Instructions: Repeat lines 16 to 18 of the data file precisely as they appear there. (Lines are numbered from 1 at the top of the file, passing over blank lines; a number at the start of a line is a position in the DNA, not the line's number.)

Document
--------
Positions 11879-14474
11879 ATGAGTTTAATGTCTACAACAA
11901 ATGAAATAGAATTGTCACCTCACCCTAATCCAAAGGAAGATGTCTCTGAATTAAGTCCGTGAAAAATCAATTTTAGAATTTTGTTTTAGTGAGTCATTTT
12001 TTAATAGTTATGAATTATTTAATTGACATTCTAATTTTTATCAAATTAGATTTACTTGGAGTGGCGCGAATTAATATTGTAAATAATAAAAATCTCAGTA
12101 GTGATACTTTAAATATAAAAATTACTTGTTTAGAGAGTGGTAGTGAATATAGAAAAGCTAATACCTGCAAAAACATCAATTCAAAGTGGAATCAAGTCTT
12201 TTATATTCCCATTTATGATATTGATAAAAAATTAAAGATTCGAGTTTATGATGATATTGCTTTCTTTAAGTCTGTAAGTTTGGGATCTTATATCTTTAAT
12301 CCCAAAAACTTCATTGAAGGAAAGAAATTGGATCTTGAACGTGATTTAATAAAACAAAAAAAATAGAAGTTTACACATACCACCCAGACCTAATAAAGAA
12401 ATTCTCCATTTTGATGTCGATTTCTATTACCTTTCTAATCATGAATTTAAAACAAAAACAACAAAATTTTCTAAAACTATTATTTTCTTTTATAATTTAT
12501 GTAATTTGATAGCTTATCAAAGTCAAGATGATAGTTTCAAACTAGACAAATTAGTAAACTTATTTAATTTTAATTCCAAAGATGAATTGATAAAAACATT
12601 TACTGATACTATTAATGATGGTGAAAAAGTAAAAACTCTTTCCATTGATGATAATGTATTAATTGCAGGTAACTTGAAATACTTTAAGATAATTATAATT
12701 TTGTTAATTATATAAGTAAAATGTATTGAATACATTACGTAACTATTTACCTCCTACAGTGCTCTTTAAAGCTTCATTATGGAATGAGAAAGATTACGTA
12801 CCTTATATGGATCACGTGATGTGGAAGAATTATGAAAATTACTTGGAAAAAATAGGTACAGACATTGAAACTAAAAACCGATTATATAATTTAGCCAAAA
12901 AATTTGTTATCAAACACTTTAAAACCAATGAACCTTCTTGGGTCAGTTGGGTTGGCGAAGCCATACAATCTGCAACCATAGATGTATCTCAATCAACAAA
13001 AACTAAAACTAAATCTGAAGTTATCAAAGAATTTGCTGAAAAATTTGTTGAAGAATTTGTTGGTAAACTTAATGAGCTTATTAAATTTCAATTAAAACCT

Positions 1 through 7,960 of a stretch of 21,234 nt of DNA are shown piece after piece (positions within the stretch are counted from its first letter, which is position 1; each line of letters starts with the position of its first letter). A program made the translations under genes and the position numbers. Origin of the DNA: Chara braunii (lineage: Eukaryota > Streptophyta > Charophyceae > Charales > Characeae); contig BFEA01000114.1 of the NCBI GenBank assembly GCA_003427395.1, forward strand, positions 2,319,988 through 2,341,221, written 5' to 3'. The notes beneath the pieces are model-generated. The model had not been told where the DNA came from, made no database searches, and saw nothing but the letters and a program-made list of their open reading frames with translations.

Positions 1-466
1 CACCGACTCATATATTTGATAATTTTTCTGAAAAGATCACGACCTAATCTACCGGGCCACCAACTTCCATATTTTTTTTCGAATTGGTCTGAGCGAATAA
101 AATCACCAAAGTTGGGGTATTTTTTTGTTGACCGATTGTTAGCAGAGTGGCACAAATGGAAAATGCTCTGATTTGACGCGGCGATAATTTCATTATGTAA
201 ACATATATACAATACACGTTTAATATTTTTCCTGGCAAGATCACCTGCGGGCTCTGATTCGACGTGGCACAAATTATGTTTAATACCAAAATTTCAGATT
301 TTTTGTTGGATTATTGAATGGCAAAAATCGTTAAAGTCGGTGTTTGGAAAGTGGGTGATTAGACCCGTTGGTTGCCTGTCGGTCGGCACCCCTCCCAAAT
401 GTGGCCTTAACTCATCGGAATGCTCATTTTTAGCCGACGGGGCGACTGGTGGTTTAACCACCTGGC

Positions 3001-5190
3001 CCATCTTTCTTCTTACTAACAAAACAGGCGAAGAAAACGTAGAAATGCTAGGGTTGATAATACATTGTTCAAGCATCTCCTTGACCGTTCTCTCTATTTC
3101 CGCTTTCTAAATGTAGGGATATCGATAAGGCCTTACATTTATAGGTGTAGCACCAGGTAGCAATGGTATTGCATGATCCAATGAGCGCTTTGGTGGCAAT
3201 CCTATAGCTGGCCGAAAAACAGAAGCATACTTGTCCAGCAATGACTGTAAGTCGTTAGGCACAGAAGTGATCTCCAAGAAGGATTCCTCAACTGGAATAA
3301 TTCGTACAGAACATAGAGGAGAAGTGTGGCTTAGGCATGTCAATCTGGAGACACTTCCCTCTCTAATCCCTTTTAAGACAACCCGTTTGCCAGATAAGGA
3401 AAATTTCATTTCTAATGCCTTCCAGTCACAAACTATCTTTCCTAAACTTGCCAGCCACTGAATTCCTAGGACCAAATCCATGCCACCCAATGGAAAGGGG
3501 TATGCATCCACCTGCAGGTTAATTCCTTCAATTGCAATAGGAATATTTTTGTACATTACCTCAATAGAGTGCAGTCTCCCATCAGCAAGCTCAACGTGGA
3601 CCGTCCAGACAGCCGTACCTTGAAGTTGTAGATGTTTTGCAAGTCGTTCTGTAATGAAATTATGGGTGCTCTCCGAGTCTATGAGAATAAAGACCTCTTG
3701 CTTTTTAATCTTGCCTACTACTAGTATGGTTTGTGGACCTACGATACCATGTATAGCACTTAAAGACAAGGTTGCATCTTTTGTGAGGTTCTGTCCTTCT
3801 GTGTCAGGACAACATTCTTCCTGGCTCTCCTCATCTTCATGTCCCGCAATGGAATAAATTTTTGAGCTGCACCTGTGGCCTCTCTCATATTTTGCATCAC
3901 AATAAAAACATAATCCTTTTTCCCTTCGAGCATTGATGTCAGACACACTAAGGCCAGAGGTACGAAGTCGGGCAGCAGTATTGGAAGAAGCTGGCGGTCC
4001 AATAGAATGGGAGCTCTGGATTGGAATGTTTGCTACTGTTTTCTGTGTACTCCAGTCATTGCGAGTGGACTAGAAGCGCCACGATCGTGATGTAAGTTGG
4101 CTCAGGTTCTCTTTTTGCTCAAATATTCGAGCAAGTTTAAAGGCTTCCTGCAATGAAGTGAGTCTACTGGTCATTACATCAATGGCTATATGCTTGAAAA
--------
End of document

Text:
Positions 1-466
1 CACCGACTCATATATTTGATAATTTTTCTGAAAAGATCACGACCTAATCTACCGGGCCACCAACTTCCATATTTTTTTTCGAATTGGTCTGAGCGAATAA
101 AATCACCAAAGTTGGGGTATTTTTTTGTTGACCGATTGTTAGCAGAGTGGCACAAATGGAAAATGCTCTGATTTGACGCGGCGATAATTTCATTATGTAA